What is Sacred Music?
The question, "What is sacred music," put to the average Catholic, will no doubt elicit the answer that "sacred music is hymns." And in the lived experience of most Catholics today, that is the extent of what they know to be sacred music. On Sunday, they sing four hymns at Mass. In most parishes, is there anything else?
For those people who attend symphony orchestra concerts, and those who have an interest in recorded music, there is the possibility of developing a knowledge of and an appreciation for the vast repertory of sacred music, the inheritance of centuries and a veritable treasure house of beauty, because many of these compositions, written originally for the Church, have become standard repertory in most concert series and record catalogs. Some may have sung one or the other great choral masterpiece of religious music in college choral ensembles, and even some high school groups have performed a few challenging selections.
The II Vatican Council clearly ordered the preservation and fostering of the great treasury of church music, beginning with the Gregorian chant up to the most modern compositions. This is to be done within the setting of liturgical worship, not merely in concert form. Most of this vast repertory that spreads across centuries of human achievement demands trained groups of singers and instrumentalists to perform. It is art and demands skill and training in the musicians needed to perform it. It is the highest form of human artistic endeavor, worthy of God and His worship.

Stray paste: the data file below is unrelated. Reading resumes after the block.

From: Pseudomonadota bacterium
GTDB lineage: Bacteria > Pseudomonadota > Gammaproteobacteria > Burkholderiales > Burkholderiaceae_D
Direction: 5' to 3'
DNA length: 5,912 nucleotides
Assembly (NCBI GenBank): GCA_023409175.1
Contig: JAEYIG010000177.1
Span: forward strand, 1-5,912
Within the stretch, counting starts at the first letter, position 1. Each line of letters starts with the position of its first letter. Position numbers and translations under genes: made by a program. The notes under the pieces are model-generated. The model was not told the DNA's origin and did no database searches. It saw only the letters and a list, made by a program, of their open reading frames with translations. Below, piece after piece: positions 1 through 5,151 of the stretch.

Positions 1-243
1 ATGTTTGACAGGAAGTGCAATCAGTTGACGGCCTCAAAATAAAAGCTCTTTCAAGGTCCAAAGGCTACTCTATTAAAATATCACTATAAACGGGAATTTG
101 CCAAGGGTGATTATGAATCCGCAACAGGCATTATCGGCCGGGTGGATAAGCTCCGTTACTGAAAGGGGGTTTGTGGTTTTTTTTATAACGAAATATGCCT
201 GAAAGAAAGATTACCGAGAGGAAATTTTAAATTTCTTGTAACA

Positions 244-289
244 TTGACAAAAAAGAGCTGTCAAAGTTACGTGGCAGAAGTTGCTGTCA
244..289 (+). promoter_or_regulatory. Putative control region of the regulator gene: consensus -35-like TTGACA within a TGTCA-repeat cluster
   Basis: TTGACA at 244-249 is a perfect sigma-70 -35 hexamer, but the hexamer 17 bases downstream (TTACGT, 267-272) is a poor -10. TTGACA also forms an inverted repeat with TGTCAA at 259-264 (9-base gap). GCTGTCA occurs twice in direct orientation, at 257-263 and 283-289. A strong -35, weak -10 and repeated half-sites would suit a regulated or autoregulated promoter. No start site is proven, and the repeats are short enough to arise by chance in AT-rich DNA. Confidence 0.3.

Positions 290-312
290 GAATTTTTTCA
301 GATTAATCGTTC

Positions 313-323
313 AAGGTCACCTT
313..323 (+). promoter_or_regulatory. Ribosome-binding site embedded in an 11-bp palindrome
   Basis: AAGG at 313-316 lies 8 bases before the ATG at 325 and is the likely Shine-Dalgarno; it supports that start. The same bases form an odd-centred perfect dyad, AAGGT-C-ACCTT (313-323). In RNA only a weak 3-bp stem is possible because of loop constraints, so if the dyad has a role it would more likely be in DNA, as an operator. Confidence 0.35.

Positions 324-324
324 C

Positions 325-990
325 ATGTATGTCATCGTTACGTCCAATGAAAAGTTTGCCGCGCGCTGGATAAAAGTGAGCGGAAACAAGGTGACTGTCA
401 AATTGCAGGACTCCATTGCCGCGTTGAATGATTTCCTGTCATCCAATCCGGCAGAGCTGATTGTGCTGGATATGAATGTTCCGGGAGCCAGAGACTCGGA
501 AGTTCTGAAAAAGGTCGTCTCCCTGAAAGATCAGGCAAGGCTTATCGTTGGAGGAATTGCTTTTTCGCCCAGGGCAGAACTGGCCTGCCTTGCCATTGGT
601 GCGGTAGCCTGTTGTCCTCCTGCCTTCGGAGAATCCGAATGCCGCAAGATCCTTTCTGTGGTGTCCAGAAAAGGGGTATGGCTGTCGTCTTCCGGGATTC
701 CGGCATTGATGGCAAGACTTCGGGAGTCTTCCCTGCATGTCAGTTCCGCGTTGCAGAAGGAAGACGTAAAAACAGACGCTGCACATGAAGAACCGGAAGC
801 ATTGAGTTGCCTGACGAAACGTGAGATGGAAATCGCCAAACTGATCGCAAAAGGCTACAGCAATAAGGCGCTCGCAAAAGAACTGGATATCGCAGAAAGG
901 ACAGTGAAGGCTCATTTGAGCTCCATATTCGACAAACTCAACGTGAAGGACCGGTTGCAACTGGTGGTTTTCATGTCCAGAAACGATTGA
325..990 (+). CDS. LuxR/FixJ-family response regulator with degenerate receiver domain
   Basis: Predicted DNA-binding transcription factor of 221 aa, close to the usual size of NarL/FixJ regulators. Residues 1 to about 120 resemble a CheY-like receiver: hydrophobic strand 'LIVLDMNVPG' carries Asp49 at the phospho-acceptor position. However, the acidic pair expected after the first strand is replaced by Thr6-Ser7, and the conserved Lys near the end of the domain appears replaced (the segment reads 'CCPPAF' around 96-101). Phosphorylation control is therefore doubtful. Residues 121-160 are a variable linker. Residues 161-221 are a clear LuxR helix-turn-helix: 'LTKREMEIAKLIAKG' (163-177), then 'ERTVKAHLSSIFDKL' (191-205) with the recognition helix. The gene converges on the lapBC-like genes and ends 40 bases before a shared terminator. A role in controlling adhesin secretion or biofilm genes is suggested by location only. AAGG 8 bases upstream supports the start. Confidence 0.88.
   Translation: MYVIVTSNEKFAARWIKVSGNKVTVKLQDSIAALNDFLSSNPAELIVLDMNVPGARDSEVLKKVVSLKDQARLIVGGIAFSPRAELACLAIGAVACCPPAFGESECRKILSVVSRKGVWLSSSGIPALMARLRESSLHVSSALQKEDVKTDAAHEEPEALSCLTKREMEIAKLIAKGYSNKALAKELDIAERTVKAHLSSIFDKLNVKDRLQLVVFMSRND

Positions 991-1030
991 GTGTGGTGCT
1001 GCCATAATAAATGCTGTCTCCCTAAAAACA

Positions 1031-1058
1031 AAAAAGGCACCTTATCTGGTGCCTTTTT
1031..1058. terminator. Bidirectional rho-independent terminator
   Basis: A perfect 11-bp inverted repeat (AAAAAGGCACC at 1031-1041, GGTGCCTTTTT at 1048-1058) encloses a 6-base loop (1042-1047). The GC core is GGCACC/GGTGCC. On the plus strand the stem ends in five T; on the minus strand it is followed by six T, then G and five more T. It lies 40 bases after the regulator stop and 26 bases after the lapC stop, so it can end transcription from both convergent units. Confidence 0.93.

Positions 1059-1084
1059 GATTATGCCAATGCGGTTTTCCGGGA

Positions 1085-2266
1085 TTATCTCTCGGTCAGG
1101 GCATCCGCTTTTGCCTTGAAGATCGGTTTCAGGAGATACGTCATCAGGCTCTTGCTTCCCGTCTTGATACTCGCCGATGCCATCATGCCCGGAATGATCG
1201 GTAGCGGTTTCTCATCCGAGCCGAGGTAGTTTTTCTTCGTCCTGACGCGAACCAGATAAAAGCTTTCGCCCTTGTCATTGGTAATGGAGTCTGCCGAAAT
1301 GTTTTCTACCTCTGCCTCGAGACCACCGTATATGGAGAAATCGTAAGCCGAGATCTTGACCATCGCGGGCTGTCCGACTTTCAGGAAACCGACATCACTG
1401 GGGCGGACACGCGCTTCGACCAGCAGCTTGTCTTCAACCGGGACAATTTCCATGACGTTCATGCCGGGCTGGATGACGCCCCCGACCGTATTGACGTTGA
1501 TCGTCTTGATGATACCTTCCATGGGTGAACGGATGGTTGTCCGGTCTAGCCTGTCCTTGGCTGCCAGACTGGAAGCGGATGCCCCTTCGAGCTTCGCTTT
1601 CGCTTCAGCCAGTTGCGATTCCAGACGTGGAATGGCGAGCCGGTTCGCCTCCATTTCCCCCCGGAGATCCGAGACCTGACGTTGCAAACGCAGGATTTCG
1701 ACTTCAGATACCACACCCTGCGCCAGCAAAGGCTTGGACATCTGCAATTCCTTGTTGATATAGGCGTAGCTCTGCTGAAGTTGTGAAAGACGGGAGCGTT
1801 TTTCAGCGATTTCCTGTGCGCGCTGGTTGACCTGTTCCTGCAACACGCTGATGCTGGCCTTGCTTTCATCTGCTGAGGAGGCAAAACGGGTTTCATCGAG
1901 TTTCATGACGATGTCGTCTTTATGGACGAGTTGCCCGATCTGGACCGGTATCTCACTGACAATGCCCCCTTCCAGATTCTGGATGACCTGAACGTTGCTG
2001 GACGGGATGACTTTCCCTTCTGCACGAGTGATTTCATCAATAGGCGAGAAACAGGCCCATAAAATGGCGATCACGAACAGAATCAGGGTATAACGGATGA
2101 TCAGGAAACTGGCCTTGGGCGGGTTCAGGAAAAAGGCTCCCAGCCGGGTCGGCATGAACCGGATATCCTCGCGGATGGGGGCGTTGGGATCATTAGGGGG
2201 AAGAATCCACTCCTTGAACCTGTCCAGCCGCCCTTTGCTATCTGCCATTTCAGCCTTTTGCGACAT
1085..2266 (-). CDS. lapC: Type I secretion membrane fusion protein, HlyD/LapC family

"What is sacred music?," we must answer that it is the great treasury of music, written over the ages by the greatest composers for use in the sung liturgy of the Roman Catholic Church, beginning with the Gregorian melodies and continuing on through the polyphonic pieces of the middle ages and the renaissance, up to the orchestral settings of the last three centuries and into our own time; it is simple for the singing congregation and more elaborate as the degree of musicianship increases.